This was a different kind of project involving the transformation of an old farmhouse in the foothills of the Alps: the aim was to create a sustainable and (as far as possible) self-sufficient surplus-energy building. The Langes Haus development should also be able to operate entirely on local renewables.
It was important that people attending the academy in the building feel comfortable in its seminar rooms, kitchen and bedrooms. Heating and visual comfort had to meet the highest standards. To answer the brief, Transsolar used unneeded wood in a 100-hectare forest next to the farm. The source of the renewable energy: wood chips.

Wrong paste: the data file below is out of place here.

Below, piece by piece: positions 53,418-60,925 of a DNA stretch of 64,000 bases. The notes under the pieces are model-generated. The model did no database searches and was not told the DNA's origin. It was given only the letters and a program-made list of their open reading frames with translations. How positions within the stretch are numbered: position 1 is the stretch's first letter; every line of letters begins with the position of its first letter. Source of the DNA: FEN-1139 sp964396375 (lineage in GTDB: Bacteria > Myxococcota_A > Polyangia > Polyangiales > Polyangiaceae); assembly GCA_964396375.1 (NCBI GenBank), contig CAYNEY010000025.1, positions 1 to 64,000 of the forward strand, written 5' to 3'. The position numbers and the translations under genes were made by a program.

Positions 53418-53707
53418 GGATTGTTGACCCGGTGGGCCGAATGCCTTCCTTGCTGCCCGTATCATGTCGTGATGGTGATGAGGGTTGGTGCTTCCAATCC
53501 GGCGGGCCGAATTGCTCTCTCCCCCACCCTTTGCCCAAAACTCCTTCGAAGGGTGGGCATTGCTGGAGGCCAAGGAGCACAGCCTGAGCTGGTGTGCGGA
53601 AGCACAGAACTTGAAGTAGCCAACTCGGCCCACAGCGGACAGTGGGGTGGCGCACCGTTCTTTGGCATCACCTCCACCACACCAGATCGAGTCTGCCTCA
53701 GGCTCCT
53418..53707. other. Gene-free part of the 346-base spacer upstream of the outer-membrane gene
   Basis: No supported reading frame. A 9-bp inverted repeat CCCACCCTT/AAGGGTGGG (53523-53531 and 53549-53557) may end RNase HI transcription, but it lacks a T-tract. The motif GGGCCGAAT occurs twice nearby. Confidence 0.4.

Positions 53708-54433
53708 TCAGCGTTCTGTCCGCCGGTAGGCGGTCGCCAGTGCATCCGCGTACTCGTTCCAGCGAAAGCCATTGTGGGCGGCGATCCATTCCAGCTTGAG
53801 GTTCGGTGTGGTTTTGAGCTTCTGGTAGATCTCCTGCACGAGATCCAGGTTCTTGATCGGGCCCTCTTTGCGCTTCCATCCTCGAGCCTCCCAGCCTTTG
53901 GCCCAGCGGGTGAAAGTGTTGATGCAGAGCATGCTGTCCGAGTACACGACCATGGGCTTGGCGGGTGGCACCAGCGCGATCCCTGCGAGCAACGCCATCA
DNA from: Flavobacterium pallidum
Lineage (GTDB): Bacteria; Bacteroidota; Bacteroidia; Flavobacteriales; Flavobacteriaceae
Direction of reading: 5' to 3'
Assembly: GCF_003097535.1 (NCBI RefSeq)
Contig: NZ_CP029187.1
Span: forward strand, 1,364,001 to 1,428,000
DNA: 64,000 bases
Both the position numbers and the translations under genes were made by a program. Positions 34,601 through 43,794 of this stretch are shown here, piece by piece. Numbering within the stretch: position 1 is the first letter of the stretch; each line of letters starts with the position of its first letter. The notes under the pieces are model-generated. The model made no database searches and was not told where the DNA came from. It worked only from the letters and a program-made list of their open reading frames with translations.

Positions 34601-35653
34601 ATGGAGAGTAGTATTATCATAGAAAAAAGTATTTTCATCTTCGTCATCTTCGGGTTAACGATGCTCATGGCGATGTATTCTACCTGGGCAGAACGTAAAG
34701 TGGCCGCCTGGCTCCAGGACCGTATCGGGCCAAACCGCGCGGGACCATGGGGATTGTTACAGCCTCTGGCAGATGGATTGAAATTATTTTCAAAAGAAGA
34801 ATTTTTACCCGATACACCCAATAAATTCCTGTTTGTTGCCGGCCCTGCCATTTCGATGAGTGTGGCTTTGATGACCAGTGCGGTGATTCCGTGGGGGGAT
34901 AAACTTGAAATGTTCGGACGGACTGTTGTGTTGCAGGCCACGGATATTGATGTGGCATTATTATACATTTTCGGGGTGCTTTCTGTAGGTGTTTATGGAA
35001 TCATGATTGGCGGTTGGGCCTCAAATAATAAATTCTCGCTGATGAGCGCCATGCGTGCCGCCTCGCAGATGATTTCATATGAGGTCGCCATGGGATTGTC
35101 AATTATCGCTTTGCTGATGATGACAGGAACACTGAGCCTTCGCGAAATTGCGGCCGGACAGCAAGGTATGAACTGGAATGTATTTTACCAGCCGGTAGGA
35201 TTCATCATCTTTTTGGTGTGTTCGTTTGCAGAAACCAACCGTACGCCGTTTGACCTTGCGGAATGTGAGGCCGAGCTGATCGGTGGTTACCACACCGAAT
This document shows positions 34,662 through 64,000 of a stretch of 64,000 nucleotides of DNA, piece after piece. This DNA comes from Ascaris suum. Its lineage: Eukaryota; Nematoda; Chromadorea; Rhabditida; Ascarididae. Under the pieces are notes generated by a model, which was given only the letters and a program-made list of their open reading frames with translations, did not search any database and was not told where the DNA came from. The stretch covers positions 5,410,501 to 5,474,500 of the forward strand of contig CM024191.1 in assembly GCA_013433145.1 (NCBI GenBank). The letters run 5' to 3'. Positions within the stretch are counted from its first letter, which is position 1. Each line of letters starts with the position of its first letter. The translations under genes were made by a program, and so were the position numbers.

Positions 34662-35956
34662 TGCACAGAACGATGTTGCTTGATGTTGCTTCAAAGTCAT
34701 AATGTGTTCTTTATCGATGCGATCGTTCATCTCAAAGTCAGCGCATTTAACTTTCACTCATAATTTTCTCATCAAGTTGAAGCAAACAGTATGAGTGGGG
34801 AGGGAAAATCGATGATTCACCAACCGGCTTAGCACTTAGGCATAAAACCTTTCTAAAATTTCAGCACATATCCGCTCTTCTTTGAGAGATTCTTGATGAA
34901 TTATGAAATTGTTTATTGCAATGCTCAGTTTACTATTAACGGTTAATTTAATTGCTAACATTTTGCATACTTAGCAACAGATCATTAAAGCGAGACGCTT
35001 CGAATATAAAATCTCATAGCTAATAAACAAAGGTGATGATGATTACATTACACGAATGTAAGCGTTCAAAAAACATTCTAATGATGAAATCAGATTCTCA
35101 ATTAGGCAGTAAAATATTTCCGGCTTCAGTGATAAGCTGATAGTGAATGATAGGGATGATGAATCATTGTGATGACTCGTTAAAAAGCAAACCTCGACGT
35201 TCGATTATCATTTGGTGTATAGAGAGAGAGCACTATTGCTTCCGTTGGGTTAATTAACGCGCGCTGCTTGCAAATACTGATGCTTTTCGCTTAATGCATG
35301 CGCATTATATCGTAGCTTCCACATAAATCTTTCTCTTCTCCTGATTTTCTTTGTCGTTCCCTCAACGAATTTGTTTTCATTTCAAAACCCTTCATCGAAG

The energy system developed for the building runs in parallel to the energy grid, resulting in a net energy surplus. Overall, this makes the Langes Haus project a 'surplus primary energy building'. If there's a cut in public electricity supplies, the building owners do not need to worry about the lights going out or occupants feeling cold. The building has its own unit for managing electrical loads and the electricity supply, and the system automatically jumps into action to control a wood-fired power system, photovoltaic units, electrical energy storage and any areas of restricted consumption. Effectively, this turns the old farm building into an 'energy island'.